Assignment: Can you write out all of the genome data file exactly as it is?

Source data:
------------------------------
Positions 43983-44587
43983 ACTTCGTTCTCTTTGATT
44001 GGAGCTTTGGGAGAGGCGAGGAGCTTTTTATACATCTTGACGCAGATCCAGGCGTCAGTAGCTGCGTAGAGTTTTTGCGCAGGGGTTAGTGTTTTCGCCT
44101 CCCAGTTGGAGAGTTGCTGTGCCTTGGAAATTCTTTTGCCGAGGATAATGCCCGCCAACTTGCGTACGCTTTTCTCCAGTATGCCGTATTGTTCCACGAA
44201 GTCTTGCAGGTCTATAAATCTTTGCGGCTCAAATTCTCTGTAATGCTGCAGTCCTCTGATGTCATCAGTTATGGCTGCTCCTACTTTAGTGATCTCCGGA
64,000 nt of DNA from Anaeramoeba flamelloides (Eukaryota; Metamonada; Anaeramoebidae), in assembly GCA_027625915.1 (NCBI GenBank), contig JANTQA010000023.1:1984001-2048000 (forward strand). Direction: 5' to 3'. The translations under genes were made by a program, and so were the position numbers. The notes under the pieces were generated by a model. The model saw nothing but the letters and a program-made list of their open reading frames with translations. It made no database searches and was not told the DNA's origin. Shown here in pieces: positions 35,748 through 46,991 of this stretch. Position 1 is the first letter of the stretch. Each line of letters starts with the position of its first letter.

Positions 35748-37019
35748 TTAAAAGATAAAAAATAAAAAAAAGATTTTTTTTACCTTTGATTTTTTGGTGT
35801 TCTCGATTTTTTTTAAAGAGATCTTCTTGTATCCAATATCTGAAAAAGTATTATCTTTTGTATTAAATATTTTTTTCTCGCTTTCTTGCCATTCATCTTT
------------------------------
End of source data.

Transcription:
Positions 43983-44587
43983 ACTTCGTTCTCTTTGATT
44001 GGAGCTTTGGGAGAGGCGAGGAGCTTTTTATACATCTTGACGCAGATCCAGGCGTCAGTAGCTGCGTAGAGTTTTTGCGCAGGGGTTAGTGTTTTCGCCT
44101 CCCAGTTGGAGAGTTGCTGTGCCTTGGAAATTCTTTTGCCGAGGATAATGCCCGCCAACTTGCGTACGCTTTTCTCCAGTATGCCGTATTGTTCCACGAA
44201 GTCTTGCAGGTCTATAAATCTTTGCGGCTCAAATTCTCTGTAATGCTGCAGTCCTCTGATGTCATCAGTTATGGCTGCTCCTACTTTAGTGATCTCCGGA
64,000 nt of DNA from Anaeramoeba flamelloides (Eukaryota; Metamonada; Anaeramoebidae), in assembly GCA_027625915.1 (NCBI GenBank), contig JANTQA010000023.1:1984001-2048000 (forward strand). Direction: 5' to 3'. The translations under genes were made by a program, and so were the position numbers. The notes under the pieces were generated by a model. The model saw nothing but the letters and a program-made list of their open reading frames with translations. It made no database searches and was not told the DNA's origin. Shown here in pieces: positions 35,748 through 46,991 of this stretch. Position 1 is the first letter of the stretch. Each line of letters starts with the position of its first letter.

Positions 35748-37019
35748 TTAAAAGATAAAAAATAAAAAAAAGATTTTTTTTACCTTTGATTTTTTGGTGT
35801 TCTCGATTTTTTTTAAAGAGATCTTCTTGTATCCAATATCTGAAAAAGTATTATCTTTTGTATTAAATATTTTTTTCTCGCTTTCTTGCCATTCATCTTT